Magnesium Bone Cement Aids Fracture Repair

Biocompatible magnesium phosphate bone cement might be a better option for aiding fracture healing in horses than the calcium phosphate cement more commonly used today, according to a study performed by researchers at The Ohio State University.

Equine fractures are often complicated by extensive soft tissue damage, reduced blood supply in the area, and the need for immediate weight bearing on the affected limb. Bone cement can be used to support internal fixation (such as plates and screws), bond loose bone fragments, provide filler, and act as a scaffold for new bone growth. However, there can be problems with calcium cement, including slow absorption and lack of adhesion. Additionally, calcium-based cements can activate a clotting response.

Bone Cement

On radiographic study, four weeks after osteotomy, bone fragments affixed with magnesium phosphate cement (Mg, far right) were found to be significantly closer to the parent bone than fragments affixed with calcium (Ca, middle) phosphate or no cement (left). The arrows indicate the length and width of the greater bone callus (the new bone) and bone remodeling activity.

Researchers replicated comminuted (multiple) fractures by creating 1-centimeter Y-shaped osteotomies (surgical cuts in bone) in the second and fourth metatarsal bones of eight clinically normal mares for a total of 32 osteotomies. The resulting triangular fragments were then replaced using the magnesium cement, the calcium cement, or nothing. The researchers took radiographs of the osteotomies at regular intervals during the seven-week healing period. The mares were euthanatized and the metatarsal bones examined using computed tomography (CT) and bone histology (microscopic evaluation) for adverse reactions, for signs of healing (including closure between the fragment and the parent bone), and callus formation.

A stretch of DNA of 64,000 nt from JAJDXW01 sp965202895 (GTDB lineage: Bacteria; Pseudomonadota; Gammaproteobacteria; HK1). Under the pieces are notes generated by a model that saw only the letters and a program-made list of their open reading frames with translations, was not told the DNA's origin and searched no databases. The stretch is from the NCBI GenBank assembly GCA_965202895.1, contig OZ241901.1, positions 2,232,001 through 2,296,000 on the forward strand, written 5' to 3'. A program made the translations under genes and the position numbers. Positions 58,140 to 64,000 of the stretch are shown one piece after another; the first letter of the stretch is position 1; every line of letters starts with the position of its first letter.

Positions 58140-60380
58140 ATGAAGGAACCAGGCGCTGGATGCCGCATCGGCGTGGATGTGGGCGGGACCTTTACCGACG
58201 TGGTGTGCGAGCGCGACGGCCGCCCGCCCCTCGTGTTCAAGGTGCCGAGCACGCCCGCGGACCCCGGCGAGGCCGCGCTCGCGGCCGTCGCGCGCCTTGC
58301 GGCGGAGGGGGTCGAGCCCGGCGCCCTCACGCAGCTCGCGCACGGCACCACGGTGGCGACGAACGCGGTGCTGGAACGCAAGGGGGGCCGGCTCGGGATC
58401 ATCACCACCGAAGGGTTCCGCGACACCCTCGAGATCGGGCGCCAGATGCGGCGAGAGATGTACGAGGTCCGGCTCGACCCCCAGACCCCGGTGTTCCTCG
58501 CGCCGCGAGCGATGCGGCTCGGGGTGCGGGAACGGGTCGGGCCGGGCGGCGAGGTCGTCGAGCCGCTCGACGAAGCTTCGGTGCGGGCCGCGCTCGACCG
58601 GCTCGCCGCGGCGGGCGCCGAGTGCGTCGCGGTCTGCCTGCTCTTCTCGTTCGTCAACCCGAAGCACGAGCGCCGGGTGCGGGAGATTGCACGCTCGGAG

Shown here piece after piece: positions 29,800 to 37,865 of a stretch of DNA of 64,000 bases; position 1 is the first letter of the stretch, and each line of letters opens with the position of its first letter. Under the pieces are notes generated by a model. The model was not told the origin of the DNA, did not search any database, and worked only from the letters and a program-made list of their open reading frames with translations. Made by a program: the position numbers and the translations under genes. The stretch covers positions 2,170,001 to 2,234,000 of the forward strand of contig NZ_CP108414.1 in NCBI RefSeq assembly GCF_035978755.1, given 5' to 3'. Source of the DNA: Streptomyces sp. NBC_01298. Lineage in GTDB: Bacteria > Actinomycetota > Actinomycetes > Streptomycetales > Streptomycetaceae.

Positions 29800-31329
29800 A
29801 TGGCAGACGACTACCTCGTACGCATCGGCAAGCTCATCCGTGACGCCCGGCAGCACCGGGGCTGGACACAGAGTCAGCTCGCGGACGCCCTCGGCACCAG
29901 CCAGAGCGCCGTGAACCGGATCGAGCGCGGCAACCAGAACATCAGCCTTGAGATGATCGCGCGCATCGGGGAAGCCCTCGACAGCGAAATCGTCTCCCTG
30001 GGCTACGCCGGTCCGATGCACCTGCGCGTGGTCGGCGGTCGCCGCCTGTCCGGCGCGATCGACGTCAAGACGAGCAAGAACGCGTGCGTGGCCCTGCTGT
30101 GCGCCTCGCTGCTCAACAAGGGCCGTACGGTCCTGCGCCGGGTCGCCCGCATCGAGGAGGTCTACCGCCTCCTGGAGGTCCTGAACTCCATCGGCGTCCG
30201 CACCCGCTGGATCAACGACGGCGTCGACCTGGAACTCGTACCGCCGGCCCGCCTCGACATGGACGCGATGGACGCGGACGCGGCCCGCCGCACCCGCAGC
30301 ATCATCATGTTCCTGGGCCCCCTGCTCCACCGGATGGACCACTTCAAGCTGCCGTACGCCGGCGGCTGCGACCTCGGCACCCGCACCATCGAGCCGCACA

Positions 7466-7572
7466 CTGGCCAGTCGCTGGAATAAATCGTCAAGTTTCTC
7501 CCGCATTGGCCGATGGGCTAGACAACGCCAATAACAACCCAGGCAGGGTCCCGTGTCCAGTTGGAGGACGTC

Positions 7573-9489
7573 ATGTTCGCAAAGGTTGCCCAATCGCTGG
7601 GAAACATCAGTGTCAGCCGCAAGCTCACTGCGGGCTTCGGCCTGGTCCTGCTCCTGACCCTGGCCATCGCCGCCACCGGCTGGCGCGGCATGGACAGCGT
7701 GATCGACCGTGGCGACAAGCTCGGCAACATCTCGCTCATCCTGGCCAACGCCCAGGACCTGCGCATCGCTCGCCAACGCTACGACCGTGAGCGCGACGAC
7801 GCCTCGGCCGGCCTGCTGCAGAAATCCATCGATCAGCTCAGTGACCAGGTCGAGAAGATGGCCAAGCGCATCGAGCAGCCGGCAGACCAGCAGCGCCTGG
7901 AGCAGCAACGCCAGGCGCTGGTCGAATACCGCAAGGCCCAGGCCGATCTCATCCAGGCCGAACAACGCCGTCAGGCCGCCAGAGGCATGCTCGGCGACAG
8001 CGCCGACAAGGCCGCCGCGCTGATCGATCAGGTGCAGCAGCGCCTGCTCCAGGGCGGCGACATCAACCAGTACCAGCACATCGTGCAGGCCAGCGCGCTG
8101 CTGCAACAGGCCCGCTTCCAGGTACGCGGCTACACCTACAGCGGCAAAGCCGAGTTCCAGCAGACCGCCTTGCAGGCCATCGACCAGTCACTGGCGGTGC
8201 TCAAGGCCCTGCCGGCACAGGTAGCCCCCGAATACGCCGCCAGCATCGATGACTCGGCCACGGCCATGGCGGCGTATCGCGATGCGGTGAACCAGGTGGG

The fragments affixed with the magnesium cement were found to be significantly closer to the parent bone during all stages of healing as compared to fragments with either calcium cement or no treatment. Mature woven bone and fibrous tissue were more abundant in the sites treated with magnesium, indicating active healing was taking place. Additionally, the magnesium cement remained at the site 94% of the time, while the calcium cement persisted in 25% of the treated fractures. The handling characteristics of both cements were similar, but researchers noted that the magnesium provided immediate adhesion, whereas the calcium did not adhere immediately, but provided some cementing when it hardened.

Researchers performing the study were Martin Waselau, DrMedVet, MS; Valerie F. Samii, DVM; Steven E. Weisbrode, VMD, PhD; Alan S. Litsky, MD, ScD; and Alicia Bertone, DVM, PhD. The study was published in the April 2007 edition of the American Journal of Veterinary Research.

About the Author

Erin Ryder

Erin Ryder is a former news editor of The Horse: Your Guide To Equine Health Care.

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